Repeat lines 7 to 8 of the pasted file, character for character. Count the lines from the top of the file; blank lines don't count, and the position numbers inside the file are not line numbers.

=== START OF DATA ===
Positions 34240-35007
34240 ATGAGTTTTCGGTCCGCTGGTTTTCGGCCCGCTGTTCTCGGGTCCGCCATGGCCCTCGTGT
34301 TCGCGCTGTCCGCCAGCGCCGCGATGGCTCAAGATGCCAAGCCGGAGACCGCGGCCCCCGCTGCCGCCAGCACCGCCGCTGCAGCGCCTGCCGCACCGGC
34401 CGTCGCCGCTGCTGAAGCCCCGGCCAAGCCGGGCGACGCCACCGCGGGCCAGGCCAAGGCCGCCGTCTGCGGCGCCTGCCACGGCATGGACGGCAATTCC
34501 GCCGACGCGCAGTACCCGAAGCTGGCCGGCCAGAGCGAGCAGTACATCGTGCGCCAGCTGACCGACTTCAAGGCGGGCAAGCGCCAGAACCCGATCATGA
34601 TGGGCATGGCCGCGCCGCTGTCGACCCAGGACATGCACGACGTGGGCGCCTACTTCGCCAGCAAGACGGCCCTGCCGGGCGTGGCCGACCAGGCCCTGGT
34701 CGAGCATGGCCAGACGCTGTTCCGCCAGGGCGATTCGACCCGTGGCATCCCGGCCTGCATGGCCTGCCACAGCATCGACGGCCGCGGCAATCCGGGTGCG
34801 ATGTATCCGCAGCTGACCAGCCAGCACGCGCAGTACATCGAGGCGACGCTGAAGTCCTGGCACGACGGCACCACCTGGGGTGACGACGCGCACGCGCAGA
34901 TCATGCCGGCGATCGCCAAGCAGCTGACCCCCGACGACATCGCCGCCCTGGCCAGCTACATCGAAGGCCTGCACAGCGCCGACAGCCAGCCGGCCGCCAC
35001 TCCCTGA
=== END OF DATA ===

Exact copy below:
34701 CGAGCATGGCCAGACGCTGTTCCGCCAGGGCGATTCGACCCGTGGCATCCCGGCCTGCATGGCCTGCCACAGCATCGACGGCCGCGGCAATCCGGGTGCG
34801 ATGTATCCGCAGCTGACCAGCCAGCACGCGCAGTACATCGAGGCGACGCTGAAGTCCTGGCACGACGGCACCACCTGGGGTGACGACGCGCACGCGCAGA